According to Villar, local farmers can only supply around 35,000 metric tons – that’s 20% of the country’s annual coffee requirement. She based her observation from a data released by the Philippine Coffee Board, Inc. (PCBI).
“If we can only increase production in our coffee farms, it would help make our country less dependent on imported coffee,” says Roy C. Alimoane, the director of Mindanao Baptist Rural Life Center (MBRLC) Foundation, Inc. based in Kinuskusan, Bansalan, Davao del Sur. He adds that a coffee plant takes three years to grow. Once it matures, it bears cherries for about 50 years.
Mindanao reportedly produces 65% of the country’s annual coffee production. However, its total production is not even enough to meet the increasing domestic demand alone. And this is good news for coffee farmers in the island.
A couple of years ago, EDGE Davao reported that the Davao region could become top coffee grower again. “The region has a potential to regain its position as an important source of coffee as it used to be 30 years ago,” a PCBI official was quoted as saying.
In the early 1980s, Davao region was the major producer of coffee in the country “because of the presence of many coffee planters and producers.” It was when the international organization for coffee collapsed and the price dropped considerably that farmers resorted to planting to other high-value crops.
The peace and order situation in the region was also partly blamed. “The insurgency problem also left big coffee plantations abandoned, leaving coffee produce to the hands of rebels,” the news report added.
Not to mention is the agrarian reform of the government. “Many coffee plantation owners were left with no other choice but to give portions of their lands to agrarian beneficiaries,” the news report pointed out.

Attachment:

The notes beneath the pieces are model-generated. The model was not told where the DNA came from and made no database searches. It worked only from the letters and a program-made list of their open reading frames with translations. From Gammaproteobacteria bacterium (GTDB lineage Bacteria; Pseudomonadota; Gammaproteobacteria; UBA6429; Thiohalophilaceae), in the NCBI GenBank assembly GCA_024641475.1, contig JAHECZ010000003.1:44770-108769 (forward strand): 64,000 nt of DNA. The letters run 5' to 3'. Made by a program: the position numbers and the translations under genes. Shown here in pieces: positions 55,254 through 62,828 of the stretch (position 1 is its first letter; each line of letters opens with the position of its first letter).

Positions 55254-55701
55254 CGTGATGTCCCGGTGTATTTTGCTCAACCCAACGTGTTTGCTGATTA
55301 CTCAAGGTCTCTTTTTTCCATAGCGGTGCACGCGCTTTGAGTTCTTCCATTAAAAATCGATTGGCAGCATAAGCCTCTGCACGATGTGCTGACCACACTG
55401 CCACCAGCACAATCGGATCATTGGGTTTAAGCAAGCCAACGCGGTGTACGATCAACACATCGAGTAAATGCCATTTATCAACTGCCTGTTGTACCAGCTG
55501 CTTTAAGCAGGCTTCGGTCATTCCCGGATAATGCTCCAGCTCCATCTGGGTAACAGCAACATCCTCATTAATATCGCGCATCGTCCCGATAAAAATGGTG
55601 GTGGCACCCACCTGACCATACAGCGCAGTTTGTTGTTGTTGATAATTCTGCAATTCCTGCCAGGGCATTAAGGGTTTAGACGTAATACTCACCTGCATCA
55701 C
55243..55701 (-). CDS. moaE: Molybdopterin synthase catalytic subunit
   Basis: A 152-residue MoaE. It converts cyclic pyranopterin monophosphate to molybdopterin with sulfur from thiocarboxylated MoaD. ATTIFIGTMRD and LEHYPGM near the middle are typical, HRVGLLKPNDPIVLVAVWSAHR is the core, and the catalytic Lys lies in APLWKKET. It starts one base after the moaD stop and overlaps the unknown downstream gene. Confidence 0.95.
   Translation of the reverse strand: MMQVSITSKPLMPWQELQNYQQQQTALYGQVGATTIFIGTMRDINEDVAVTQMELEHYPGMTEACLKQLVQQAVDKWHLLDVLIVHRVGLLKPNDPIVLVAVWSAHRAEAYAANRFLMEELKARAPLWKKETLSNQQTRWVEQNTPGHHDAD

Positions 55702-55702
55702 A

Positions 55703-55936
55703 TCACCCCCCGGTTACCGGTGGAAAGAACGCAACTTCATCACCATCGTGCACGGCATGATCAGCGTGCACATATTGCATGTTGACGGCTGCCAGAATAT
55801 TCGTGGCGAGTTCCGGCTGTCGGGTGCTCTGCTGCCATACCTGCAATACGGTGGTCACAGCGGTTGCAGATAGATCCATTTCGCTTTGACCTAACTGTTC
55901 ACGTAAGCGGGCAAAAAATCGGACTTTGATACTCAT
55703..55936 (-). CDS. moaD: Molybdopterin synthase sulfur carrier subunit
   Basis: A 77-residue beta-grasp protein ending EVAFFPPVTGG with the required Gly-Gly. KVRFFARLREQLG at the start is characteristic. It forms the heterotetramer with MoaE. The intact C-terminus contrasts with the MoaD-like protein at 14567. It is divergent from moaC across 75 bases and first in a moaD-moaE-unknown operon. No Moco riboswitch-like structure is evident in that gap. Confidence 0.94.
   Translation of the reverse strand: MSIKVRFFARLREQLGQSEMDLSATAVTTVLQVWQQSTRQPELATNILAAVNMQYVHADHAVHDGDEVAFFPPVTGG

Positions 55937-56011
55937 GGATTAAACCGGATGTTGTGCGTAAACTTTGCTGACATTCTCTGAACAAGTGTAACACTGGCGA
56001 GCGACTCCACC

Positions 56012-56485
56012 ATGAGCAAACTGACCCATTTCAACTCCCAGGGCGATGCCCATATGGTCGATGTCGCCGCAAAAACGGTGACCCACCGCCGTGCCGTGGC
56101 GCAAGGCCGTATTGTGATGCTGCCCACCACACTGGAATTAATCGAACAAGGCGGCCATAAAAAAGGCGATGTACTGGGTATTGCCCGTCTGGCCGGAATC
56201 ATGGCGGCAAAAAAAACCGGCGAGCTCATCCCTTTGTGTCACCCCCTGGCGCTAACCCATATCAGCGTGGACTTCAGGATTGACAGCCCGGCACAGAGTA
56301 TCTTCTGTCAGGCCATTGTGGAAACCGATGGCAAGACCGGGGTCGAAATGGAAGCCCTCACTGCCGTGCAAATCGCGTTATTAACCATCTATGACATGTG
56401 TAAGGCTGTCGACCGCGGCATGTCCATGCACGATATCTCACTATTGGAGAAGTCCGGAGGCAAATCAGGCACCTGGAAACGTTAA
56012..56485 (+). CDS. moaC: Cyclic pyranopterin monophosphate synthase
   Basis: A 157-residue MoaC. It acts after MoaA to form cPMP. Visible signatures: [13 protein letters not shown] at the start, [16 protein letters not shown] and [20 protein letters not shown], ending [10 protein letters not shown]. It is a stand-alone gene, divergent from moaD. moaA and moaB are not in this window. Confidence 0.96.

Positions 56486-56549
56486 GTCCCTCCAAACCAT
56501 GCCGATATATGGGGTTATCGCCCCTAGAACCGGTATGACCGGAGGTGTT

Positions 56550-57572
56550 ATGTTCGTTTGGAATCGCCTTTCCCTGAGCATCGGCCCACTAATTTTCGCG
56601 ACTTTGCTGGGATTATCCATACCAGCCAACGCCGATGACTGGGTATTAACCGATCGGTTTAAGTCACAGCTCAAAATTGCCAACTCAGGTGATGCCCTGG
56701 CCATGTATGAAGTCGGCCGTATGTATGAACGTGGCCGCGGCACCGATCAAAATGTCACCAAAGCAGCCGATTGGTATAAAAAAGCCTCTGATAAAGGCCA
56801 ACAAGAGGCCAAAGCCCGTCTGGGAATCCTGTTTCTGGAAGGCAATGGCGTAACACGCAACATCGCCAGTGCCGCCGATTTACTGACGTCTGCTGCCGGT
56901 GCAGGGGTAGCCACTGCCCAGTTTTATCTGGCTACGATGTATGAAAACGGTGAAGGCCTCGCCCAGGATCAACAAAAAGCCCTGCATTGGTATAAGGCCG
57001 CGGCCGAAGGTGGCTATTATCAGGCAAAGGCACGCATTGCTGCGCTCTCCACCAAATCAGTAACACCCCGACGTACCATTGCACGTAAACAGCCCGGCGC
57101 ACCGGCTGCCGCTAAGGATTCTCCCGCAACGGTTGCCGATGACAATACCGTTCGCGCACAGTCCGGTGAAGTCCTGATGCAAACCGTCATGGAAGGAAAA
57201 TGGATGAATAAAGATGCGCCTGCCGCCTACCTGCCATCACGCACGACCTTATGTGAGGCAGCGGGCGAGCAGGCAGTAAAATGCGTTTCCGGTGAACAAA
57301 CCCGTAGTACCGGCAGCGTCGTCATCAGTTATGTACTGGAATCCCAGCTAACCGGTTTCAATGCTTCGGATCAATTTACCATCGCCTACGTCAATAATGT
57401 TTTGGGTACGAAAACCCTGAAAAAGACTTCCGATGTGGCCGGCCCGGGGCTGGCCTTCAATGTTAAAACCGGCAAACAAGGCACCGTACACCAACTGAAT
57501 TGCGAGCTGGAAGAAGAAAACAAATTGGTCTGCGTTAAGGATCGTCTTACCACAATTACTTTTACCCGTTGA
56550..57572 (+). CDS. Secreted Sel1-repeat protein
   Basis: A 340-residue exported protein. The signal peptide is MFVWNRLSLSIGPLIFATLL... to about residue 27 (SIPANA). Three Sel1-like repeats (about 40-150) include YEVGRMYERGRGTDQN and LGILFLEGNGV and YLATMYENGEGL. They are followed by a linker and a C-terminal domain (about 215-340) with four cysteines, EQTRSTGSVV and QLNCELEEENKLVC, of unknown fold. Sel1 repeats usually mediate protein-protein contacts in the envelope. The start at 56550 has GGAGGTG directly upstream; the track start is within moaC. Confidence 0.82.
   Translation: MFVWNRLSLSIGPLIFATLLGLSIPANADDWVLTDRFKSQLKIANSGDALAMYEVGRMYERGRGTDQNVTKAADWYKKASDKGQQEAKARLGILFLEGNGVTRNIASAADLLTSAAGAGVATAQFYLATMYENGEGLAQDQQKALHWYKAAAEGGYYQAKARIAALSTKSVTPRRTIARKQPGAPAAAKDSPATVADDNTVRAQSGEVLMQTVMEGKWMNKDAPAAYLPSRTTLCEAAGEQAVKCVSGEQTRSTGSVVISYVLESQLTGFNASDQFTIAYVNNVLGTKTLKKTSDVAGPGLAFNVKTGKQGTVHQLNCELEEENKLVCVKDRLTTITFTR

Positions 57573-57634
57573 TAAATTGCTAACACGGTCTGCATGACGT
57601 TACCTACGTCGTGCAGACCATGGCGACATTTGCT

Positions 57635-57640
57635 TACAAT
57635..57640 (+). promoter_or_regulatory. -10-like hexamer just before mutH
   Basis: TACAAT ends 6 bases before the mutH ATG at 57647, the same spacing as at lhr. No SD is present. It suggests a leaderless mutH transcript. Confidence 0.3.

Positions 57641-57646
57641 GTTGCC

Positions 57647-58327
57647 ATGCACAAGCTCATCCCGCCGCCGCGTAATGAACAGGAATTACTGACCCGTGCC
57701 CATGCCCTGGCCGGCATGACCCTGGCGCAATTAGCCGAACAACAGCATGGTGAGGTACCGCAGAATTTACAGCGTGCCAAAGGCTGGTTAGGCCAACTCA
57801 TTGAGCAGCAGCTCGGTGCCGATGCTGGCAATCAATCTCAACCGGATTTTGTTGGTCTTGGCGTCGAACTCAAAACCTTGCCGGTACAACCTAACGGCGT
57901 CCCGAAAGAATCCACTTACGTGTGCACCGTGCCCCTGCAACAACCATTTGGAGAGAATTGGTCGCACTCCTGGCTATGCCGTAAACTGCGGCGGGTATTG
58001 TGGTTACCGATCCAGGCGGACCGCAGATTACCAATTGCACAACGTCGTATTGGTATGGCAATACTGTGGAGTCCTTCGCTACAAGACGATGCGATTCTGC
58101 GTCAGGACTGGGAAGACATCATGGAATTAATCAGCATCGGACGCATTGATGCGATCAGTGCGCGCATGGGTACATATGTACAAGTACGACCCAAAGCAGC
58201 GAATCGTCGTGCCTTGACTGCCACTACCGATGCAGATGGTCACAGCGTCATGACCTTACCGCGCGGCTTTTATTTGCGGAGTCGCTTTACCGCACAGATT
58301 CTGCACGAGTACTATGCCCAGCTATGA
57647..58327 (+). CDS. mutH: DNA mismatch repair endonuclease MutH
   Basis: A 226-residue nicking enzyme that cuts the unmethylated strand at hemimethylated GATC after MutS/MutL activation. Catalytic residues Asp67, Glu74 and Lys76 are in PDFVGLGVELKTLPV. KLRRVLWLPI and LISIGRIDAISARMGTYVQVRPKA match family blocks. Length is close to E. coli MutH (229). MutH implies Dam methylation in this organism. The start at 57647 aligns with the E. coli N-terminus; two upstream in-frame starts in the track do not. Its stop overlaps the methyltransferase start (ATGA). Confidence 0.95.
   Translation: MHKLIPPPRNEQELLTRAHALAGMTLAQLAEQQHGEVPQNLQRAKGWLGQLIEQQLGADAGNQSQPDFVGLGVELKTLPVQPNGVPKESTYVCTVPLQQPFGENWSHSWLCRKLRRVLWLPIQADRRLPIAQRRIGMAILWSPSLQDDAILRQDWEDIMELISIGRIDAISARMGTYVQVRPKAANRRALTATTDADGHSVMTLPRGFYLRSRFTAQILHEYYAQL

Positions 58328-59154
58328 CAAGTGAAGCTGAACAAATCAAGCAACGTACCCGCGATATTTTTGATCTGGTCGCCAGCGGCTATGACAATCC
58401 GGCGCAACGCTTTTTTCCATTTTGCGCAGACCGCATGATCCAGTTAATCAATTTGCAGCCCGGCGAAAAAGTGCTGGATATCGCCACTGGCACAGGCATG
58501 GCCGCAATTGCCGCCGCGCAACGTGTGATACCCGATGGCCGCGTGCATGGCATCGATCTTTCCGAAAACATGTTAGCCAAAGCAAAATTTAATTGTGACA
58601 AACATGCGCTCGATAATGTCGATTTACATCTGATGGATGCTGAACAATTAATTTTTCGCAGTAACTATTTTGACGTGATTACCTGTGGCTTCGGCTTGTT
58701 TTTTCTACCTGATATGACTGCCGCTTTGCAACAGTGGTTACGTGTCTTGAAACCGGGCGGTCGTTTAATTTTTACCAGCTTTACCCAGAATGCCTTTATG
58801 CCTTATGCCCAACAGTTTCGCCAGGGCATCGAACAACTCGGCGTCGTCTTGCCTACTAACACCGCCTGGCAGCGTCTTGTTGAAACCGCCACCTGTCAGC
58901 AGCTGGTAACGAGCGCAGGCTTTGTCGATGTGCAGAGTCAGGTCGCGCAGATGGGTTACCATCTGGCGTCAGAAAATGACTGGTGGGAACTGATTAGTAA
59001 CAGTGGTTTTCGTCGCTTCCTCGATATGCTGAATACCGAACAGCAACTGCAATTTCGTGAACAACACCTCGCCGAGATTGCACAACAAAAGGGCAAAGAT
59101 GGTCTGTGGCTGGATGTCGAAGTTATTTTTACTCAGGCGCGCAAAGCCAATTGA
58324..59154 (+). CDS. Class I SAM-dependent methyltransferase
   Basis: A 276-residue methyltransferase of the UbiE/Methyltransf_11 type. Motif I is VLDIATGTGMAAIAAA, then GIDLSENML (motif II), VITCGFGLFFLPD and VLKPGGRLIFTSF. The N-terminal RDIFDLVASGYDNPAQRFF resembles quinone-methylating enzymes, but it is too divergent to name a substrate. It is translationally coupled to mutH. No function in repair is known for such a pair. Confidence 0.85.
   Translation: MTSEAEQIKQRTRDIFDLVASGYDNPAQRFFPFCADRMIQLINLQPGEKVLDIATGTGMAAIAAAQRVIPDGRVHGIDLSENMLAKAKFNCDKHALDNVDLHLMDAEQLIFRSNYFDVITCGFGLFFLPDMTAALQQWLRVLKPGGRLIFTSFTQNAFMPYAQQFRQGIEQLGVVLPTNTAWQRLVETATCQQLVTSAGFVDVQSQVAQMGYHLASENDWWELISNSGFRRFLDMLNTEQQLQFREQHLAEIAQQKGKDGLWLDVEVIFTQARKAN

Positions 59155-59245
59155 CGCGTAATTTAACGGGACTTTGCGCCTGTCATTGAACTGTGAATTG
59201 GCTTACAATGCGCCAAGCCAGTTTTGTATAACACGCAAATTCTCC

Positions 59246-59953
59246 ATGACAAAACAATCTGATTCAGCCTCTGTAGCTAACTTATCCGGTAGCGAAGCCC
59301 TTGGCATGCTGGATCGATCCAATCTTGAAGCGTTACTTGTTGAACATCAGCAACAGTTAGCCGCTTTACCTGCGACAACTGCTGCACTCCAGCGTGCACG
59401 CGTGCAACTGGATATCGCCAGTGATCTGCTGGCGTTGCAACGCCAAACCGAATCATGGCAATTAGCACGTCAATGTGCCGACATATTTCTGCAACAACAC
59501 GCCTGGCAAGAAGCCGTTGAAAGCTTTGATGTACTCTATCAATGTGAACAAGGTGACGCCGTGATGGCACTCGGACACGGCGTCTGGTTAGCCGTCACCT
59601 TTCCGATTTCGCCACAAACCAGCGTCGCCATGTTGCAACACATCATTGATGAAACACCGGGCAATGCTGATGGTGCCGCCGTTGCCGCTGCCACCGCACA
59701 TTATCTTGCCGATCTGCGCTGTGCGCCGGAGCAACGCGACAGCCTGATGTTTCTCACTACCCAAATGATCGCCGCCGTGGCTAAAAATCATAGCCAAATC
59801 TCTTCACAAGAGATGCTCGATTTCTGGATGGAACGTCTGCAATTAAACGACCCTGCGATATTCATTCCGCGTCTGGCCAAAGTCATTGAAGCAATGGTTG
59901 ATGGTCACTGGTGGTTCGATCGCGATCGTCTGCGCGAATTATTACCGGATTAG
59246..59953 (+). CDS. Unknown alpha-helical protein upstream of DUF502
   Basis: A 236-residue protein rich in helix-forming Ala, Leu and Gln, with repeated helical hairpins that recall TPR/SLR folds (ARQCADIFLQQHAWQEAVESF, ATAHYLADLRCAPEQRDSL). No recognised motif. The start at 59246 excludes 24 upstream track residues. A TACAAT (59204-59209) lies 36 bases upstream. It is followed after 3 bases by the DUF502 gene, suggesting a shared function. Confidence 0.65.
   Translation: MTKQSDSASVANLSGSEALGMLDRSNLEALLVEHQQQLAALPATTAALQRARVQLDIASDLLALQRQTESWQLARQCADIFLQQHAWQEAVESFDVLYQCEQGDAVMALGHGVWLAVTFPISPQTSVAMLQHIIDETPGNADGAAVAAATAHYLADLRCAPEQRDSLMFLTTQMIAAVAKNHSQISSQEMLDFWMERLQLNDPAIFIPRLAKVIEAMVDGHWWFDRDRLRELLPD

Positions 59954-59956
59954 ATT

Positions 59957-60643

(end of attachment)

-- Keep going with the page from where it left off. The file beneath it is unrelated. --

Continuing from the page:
As result, coffee production in the country went down. So down that it has to import from other coffee-producing countries. “Philippines is a net importer of coffee,” the PCBI official said. “More than 54% of our coffee is imported from Brazil and Vietnam. Majority of our imports are instant coffees.”
According to Villar, the Philippine coffee production has been decreasing by 3.9% per year over the last past decade, based on the International Coffee Organization and the Philippine Statistics Authority.
The Philippines must do something about it since most Filipinos are now drinking the coffee. Filipino farmers are urged to plant coffee in their farms. After all, the Philippines has an advantage in coffee production, according to Villar. It is only one of the few countries where the four commercial varieties – Arabica, Liberica, Excelsa and Robusta – can be grown.
“The Philippines is one of the few countries that produces the four varieties of commercially-viable coffee,” said the National Coffee Development Board. “Climatic and soil conditions in the Philippines – from the lowland to mountain regions – make the country suitable for all four varieties.”
In Compostela Valley, the provincial government is positioning its agricultural sector to regain its former record as a major coffee producer. It has embarked a P3.2-million project – with financial assistance from the national government through the Department of Agriculture – to plant 200 hectares to coffee.
Among the coffee grown in the country, the most important variety is Arabica, which accounts for 72% of world production. “Arabica is an early bearer,” Alimoane says. “Two years after transplanting, it produces cherries. Generally, a full-grown and well-managed one-hectare farm can yield 1,000 kilos of green beans.”
This variety is what grown in Balutakay. “The 1,000 hectares of Arabica planted within 1,2000 meters above sea level is a valuable source for fine Arabica coffee both for production of green coffee beans and processing of specialty coffee,” Provido reported.
Meanwhile, Villar urged coffee farmers to learn not only the basics of coffee growing but also the knowledge in agribusiness.
“Increasing production and farm productivity alone cannot move farmers from poverty,” she pointed out. “We must teach small farmers capacity-building strategies and approaches to level up their knowledge and know-how to help them operate their small farms as agribusinesses to have alternative source of income.”